Human Insulin

insulin bottle with syringe

Synthetic human insulin is identical to your own.

However, relative to the rapid-acting insulin analogs, regular human insulin has several undesirable features.

Synthetic human insulin is identical in structure to your own natural insulin. But when it is injected under the skin it doesn’t work as well as natural insulin. This is because injected human insulin clumps together and takes a long time to get absorbed. The activity of this synthetic human insulin is not well synchronized with your body’s needs.

In this section, you will find information about:

Fast-acting injected insulin

Relative to the rapid-acting insulin analogs, Regular human insulin has undesirable features, such as a delayed onset of action, and variable peak and duration of action when it is injected under the skin. Because of this, fewer and fewer medical providers are prescribing Regular insulin. The delayed onset of action is the reason you have to inject the insulin and wait before eating. And the variable duration of action predisposes to low blood sugars long after the meal is over.

Rapid Acting Insulin Analogs - Advantages for Mealtime/Bolus Coverage chart


Regular Human Insulin Peak Time: 2-4 Hours

Intermediate-acting injected insulin

NPH (Neutral Protamine Hagedorn) is an intermediate-acting human insulin that is used to cover blood sugar between meals, and to satisfy your overnight insulin requirement. A fish protein, protamine, has been added to the Regular human insulin to delay its absorption. This long acting insulin is a cloudy suspension that needs to be remixed thoroughly before each injection. Because NPH is a suspension of different sized crystals, it has a very unpredictable absorption rate and action. This results in more frequent low and high blood sugars. The use of NPH has declined with the availability of other long-acting insulin options, specifically, the long-acting insulin analogs, insulin glargine and insulin detemir.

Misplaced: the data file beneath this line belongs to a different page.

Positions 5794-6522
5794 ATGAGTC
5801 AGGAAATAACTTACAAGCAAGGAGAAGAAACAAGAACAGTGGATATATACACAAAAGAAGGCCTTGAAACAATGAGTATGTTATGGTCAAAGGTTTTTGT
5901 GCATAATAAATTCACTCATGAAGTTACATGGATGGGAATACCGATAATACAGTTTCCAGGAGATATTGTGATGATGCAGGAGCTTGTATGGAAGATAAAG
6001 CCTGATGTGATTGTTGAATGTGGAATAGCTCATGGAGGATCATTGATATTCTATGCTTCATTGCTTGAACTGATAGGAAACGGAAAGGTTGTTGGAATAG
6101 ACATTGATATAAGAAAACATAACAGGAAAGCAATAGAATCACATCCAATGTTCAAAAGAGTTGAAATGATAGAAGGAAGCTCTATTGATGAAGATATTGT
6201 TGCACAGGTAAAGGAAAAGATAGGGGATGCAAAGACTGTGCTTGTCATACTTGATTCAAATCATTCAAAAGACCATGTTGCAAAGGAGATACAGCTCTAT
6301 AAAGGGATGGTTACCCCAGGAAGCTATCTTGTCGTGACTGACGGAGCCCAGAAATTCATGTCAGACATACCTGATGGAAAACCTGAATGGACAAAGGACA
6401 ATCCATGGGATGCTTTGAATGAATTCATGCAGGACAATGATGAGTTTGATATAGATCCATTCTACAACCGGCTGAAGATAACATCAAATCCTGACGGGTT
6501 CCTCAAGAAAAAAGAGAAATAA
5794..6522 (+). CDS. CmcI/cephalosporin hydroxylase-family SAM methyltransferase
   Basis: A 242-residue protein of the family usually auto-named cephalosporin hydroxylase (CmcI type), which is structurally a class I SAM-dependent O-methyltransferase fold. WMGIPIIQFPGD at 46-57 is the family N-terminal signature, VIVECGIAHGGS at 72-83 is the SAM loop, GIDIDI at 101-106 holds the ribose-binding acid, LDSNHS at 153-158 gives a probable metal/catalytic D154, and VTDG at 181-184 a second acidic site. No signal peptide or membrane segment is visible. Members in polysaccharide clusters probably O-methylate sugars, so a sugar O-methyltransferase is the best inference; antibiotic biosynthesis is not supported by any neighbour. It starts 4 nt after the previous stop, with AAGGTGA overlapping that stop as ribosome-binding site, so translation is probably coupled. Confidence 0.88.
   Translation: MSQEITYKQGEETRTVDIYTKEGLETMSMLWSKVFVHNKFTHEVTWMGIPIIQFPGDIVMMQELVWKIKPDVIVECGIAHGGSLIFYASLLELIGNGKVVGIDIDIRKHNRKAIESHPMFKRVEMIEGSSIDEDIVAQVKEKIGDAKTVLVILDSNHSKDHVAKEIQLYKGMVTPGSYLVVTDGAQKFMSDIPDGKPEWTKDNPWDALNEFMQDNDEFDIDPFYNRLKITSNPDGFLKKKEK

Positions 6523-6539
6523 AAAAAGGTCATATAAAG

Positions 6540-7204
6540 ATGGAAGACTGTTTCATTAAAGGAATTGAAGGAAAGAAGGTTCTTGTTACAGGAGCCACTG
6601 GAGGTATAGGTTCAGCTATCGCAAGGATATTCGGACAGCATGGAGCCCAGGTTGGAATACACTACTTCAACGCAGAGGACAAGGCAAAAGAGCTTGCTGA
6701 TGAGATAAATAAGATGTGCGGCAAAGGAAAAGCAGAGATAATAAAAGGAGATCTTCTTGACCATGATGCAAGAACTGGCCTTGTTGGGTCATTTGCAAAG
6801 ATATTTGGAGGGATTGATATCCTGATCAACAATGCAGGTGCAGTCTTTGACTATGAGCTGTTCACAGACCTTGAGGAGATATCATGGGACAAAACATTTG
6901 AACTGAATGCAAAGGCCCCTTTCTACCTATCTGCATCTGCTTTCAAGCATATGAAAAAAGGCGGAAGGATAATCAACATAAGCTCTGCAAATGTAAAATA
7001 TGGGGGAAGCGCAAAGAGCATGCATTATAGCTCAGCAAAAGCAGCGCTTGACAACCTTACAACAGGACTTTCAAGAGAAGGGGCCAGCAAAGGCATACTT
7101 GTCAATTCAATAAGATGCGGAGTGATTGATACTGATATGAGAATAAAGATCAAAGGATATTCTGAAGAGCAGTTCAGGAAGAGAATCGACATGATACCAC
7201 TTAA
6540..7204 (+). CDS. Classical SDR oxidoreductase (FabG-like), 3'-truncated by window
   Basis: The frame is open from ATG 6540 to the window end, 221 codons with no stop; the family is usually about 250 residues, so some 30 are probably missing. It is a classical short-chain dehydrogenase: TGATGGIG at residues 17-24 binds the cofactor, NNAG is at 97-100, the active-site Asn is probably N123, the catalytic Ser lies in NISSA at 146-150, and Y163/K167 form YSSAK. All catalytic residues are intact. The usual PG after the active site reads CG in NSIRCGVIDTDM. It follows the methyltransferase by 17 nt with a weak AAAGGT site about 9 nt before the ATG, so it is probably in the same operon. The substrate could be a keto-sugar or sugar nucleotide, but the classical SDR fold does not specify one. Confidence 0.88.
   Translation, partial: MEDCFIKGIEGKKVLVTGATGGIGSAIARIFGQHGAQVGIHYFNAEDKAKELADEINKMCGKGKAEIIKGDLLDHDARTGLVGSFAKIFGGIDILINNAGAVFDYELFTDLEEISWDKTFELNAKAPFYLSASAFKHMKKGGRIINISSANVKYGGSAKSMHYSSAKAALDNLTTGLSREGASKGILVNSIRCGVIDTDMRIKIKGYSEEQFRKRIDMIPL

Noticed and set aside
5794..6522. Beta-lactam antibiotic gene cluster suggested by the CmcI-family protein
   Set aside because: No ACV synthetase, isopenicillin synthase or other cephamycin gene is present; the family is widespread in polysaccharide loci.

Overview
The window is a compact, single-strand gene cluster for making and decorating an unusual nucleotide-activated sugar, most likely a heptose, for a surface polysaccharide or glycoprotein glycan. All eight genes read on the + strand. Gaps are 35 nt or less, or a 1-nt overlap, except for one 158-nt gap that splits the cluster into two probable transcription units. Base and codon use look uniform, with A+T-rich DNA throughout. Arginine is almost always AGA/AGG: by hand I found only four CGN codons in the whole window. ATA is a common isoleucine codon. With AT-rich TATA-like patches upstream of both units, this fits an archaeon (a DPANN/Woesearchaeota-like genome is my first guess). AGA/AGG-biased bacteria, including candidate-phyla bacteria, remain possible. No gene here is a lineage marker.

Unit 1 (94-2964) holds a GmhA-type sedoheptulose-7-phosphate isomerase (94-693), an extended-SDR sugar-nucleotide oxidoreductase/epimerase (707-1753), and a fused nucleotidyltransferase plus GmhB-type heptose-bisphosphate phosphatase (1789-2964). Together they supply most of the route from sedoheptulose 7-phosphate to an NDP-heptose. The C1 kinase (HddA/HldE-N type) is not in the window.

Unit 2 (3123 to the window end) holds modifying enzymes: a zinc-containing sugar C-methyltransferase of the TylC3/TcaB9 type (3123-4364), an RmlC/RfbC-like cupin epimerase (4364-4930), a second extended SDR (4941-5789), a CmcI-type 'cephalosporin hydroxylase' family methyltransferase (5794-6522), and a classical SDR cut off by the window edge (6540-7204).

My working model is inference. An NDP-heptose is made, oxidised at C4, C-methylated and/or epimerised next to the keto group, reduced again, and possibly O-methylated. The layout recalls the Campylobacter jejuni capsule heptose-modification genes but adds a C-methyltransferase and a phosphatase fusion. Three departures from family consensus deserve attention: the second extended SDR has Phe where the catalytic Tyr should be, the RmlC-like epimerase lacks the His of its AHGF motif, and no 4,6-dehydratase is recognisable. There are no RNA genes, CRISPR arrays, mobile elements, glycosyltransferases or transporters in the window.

Long Acting Insulin Analog - Advantages for Basal Coverage Chart

Additional information about NPH:

  • An optimal NPH regimen involves small doses before meals (for between-meal insulin coverage), with a larger dose at bedtime (to cover this longer time period). In this regimen, rapid acting insulin analogs need to be given at mealtime or for high sugar correction (ie as bolus therapy).
  • The traditional NPH insulin regimens use two injections of NPH per day. The first dose covers the day and the second dose covers the evening and night. With this basic regimen, Regular insulin also is given before breakfast and dinner.
  • An alternative NPH regimen is to give Regular insulin alone at meals and NPH at bedtime.
  • Other regimens use various combinations of rapid-acting analog insulin or Regular insulin and NPH.


Self-assessment Quiz

Self assessment quizzes are available for topics covered in this website. To find out how much you have learned about Insulin Therapy, take our self assessment quiz when you have completed this section.  The quiz is multiple choice. Please choose the single best answer to each question. At the end of the quiz, your score will display. If your score is over 70% correct, you are doing very well. If your score is less than 70%, you can return to this section and review the information.

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